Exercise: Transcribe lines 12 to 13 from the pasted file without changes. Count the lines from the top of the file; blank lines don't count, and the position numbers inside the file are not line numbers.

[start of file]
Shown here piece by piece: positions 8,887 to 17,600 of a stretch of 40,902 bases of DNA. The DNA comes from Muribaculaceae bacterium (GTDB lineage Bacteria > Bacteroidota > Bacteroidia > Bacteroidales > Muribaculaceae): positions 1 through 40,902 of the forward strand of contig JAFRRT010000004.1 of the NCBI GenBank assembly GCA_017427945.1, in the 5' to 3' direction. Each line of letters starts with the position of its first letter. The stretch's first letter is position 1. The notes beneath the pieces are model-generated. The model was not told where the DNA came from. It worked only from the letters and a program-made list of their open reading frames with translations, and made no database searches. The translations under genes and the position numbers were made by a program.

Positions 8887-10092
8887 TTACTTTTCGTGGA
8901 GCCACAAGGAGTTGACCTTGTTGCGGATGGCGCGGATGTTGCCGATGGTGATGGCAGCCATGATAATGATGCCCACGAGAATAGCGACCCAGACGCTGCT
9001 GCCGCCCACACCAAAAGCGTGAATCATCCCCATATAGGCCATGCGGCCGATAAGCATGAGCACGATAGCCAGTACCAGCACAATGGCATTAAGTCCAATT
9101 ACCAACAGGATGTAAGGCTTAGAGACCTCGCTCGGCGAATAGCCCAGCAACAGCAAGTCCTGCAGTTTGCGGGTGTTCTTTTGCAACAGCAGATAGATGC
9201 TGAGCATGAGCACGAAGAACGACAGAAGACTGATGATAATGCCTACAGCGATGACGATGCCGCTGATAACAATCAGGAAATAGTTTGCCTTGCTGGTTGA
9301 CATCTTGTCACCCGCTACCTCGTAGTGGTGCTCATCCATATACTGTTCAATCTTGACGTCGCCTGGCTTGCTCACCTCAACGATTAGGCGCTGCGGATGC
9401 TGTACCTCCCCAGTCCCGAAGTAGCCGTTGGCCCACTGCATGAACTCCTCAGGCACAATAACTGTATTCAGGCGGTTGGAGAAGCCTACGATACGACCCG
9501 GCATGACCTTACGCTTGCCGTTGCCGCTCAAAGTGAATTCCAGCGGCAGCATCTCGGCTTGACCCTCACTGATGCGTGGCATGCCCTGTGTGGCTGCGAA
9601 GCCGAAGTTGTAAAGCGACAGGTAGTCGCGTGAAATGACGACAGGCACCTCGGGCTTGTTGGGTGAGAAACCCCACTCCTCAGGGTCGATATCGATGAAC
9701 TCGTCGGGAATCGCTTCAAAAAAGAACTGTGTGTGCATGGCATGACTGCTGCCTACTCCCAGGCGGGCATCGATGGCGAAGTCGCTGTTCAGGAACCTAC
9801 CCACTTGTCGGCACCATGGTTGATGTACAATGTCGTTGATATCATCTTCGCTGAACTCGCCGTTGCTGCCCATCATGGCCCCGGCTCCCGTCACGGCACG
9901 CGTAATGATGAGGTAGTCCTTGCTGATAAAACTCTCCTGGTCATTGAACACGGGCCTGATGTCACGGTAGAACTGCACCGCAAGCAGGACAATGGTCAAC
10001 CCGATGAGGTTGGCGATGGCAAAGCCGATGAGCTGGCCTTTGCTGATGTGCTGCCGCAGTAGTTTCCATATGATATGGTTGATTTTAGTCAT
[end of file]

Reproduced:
9701 TCGTCGGGAATCGCTTCAAAAAAGAACTGTGTGTGCATGGCATGACTGCTGCCTACTCCCAGGCGGGCATCGATGGCGAAGTCGCTGTTCAGGAACCTAC
9801 CCACTTGTCGGCACCATGGTTGATGTACAATGTCGTTGATATCATCTTCGCTGAACTCGCCGTTGCTGCCCATCATGGCCCCGGCTCCCGTCACGGCACG